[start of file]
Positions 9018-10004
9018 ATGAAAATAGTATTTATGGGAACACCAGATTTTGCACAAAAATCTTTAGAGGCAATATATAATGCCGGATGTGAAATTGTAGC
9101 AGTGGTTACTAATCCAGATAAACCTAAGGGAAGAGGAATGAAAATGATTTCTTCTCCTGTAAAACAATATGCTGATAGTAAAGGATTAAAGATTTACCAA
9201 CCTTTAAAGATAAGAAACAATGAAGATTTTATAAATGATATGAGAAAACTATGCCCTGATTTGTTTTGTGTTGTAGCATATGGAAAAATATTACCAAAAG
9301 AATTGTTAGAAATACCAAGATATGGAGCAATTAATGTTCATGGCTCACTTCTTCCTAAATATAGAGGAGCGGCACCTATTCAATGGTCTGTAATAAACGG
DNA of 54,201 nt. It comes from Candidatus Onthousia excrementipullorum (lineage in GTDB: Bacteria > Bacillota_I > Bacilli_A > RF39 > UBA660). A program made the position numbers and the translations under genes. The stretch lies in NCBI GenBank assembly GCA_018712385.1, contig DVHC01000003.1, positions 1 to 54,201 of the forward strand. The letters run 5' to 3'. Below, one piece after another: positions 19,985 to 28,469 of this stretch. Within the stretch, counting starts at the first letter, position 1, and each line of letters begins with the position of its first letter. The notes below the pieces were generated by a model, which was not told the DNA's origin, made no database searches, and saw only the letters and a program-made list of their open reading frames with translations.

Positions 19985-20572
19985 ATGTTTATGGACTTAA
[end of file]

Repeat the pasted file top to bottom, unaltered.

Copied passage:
Positions 9018-10004
9018 ATGAAAATAGTATTTATGGGAACACCAGATTTTGCACAAAAATCTTTAGAGGCAATATATAATGCCGGATGTGAAATTGTAGC
9101 AGTGGTTACTAATCCAGATAAACCTAAGGGAAGAGGAATGAAAATGATTTCTTCTCCTGTAAAACAATATGCTGATAGTAAAGGATTAAAGATTTACCAA
9201 CCTTTAAAGATAAGAAACAATGAAGATTTTATAAATGATATGAGAAAACTATGCCCTGATTTGTTTTGTGTTGTAGCATATGGAAAAATATTACCAAAAG
9301 AATTGTTAGAAATACCAAGATATGGAGCAATTAATGTTCATGGCTCACTTCTTCCTAAATATAGAGGAGCGGCACCTATTCAATGGTCTGTAATAAACGG
DNA of 54,201 nt. It comes from Candidatus Onthousia excrementipullorum (lineage in GTDB: Bacteria > Bacillota_I > Bacilli_A > RF39 > UBA660). A program made the position numbers and the translations under genes. The stretch lies in NCBI GenBank assembly GCA_018712385.1, contig DVHC01000003.1, positions 1 to 54,201 of the forward strand. The letters run 5' to 3'. Below, one piece after another: positions 19,985 to 28,469 of this stretch. Within the stretch, counting starts at the first letter, position 1, and each line of letters begins with the position of its first letter. The notes below the pieces were generated by a model, which was not told the DNA's origin, made no database searches, and saw only the letters and a program-made list of their open reading frames with translations.

Positions 19985-20572
19985 ATGTTTATGGACTTAA